Li Shufu, nicknamed ‘The Chinese Henry Ford’, is the man responsible for Zhejiang Geely Holding Group’s acquisition of the well-known Volvo brand. Li Shufu is the chairman of the company that just completed a $1.8 billion purchase of Volvo Cars from Ford Motor Co.

This transaction represents China’s largest offshore car deal and illustrates the country’s growing influence in the international market. Li Shufu seems intent on building a global brand with high prestige and profit margins.

Mr. Li Shufu is the son of a farmer from Zhejiang Province in China. He started making cars in 1997, despite criticism that he had no experience or background. Some of his personality traits are similar to Henry Ford’s, starting with his childhood on a farm and his determination to build cars from scratch. That’s why he probably wanted to buy Volvo from Henry Ford’s company.

The deal to buy Volvo was first announced in December 2009, as Volvo has been in the market since 2008. Ford Motor Co. hoped sales of Volvo would pay off debts and allow Ford to focus on core brands in the future. this difficult time for the car. industries

Given that Volvo has been struggling to increase sales and hasn’t posted a profit since 2005, this deal could mean a very profitable move for Volvo. China is currently the world’s largest car market, with a 50% increase compared to the previous year. The company also intends to benefit from the European market with which Volvo is associated.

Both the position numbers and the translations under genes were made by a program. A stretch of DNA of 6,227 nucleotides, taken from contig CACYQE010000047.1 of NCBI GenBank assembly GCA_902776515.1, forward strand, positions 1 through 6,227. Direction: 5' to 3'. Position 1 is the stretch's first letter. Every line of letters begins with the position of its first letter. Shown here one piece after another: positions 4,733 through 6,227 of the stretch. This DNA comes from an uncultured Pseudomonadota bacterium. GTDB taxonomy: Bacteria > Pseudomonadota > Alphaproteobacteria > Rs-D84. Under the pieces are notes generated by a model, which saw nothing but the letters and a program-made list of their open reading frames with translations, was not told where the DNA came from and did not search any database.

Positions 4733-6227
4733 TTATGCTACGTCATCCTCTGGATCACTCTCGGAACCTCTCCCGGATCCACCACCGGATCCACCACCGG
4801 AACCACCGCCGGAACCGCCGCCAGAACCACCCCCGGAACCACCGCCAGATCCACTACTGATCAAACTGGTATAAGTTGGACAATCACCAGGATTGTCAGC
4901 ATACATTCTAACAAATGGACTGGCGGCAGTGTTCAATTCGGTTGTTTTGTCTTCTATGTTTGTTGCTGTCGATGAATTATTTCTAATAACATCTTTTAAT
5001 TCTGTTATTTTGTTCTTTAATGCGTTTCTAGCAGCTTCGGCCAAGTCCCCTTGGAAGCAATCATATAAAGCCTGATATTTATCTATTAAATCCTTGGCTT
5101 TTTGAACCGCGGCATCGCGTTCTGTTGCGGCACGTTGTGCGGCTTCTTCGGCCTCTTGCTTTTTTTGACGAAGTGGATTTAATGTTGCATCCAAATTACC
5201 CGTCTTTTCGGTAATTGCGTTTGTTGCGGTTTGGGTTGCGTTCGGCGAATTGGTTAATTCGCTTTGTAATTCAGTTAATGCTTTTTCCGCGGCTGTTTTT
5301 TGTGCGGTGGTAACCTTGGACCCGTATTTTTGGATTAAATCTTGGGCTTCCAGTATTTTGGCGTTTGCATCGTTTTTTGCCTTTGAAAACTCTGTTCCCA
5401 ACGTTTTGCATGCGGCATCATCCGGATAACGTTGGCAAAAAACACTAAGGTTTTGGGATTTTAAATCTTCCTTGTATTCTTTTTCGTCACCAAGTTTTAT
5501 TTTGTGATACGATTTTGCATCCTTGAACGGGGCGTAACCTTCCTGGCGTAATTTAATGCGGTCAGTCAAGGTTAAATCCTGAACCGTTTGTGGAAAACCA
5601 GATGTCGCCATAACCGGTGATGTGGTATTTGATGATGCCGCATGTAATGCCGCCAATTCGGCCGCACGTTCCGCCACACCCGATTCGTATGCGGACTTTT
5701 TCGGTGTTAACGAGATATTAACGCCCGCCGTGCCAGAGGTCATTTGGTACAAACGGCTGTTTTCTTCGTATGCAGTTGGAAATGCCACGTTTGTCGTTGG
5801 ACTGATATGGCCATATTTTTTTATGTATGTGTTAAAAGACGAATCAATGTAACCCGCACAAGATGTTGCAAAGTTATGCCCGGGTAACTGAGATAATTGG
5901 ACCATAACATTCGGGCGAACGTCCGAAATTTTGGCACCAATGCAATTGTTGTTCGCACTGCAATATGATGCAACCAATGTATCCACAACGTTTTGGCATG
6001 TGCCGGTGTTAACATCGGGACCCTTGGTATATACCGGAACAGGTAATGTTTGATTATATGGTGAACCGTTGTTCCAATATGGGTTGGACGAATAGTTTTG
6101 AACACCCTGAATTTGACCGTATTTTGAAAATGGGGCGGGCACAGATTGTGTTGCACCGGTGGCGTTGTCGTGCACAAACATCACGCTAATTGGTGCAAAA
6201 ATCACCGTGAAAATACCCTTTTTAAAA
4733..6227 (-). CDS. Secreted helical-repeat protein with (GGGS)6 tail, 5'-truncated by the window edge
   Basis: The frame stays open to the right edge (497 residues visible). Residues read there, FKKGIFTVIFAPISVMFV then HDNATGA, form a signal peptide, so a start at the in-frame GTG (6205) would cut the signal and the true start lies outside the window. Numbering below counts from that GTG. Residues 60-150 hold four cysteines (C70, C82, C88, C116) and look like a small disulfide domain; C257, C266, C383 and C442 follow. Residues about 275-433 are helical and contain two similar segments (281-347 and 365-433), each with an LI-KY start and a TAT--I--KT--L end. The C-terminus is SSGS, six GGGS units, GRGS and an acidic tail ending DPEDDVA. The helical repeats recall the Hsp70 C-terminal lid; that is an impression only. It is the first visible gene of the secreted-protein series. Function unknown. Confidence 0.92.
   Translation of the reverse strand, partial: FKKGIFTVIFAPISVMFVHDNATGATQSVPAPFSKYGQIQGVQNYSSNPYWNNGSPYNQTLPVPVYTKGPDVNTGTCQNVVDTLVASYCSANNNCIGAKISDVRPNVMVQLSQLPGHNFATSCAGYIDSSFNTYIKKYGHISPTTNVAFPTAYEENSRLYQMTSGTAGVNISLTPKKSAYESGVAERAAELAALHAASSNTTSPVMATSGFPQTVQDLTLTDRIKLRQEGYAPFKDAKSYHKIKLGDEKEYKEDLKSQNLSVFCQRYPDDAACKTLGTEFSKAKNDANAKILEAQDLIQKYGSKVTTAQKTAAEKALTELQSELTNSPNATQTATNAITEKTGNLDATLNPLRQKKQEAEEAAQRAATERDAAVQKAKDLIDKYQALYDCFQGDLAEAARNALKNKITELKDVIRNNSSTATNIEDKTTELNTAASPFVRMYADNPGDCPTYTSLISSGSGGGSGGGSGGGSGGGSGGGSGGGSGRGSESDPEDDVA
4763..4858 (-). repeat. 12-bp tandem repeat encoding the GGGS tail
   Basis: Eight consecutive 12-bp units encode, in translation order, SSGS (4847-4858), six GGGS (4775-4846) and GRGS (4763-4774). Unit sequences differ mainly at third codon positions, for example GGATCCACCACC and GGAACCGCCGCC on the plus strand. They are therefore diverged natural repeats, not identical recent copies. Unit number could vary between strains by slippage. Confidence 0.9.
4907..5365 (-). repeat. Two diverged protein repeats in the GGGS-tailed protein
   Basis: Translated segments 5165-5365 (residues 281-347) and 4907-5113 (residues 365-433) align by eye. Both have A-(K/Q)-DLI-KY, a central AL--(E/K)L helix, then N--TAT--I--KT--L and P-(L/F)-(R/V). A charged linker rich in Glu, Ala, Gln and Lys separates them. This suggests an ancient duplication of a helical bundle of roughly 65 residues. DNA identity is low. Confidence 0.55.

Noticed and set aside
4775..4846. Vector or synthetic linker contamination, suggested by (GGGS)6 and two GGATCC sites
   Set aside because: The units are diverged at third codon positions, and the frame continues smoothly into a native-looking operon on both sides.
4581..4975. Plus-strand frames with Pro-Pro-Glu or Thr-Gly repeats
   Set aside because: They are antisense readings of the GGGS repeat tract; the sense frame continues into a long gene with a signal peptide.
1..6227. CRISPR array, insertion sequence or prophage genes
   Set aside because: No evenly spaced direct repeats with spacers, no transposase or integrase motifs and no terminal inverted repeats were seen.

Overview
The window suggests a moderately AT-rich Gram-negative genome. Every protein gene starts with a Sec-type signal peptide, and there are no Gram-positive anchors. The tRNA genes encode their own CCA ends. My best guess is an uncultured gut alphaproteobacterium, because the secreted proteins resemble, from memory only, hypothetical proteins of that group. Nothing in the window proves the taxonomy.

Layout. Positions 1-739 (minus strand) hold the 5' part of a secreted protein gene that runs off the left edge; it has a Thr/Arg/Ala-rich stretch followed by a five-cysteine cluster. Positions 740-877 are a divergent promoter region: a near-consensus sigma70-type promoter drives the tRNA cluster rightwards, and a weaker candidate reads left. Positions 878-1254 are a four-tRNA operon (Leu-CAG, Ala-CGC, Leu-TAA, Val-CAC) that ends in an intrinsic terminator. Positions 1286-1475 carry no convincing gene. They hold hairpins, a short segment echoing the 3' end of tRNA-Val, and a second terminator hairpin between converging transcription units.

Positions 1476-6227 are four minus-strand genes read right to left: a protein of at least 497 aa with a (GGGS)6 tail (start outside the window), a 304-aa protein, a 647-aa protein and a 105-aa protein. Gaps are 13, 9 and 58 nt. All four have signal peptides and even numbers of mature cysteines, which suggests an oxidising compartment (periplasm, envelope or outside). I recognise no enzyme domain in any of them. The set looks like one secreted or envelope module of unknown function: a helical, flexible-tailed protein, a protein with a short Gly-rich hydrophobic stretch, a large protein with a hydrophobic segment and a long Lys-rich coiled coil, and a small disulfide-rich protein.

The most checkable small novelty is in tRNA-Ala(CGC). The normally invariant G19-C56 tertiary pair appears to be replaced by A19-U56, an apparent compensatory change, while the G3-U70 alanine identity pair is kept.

Volvo will remain a separate company still based in Sweden. Existing manufacturing facilities in Sweden and Belgium will be retained. However, car manufacturing will take place in China, catering to Chinese consumers. The chairman of Zhejiang Geely Holding Group wants China to become Volvo’s second local market.

Li Shufu trained as a mechanical engineer, but after graduating from high school he opened a photography studio in his hometown. He moved into the refrigerator parts business in 1984, then motorcycles, turning a state-run enterprise into the best-known national brand in China. He moved into automobiles and his company became the largest private automaker in the country.

He became one of the richest men in China by focusing on mass marketing cars priced around $6,000. By contrast, Volvo will sell cars for up to $205,000. In 2009, Mr. Li was ranked 44th among the richest men in mainland China according to the American magazine Forbes’ 400 Richest Chinese. Another target is to make TX4 taxis after securing a majority stake with Manganese Bronze, a London-based maker of black cabs.

Although Li once dreamed of conquering the United States with the cheapest car, he changed his mind and decided to own a luxury brand as China’s largest private automaker. And he finally got it, but he still has to deal with other problems of a company with an expensive cost base and a safe but somewhat boring car. Will Li succeed where Ford failed?

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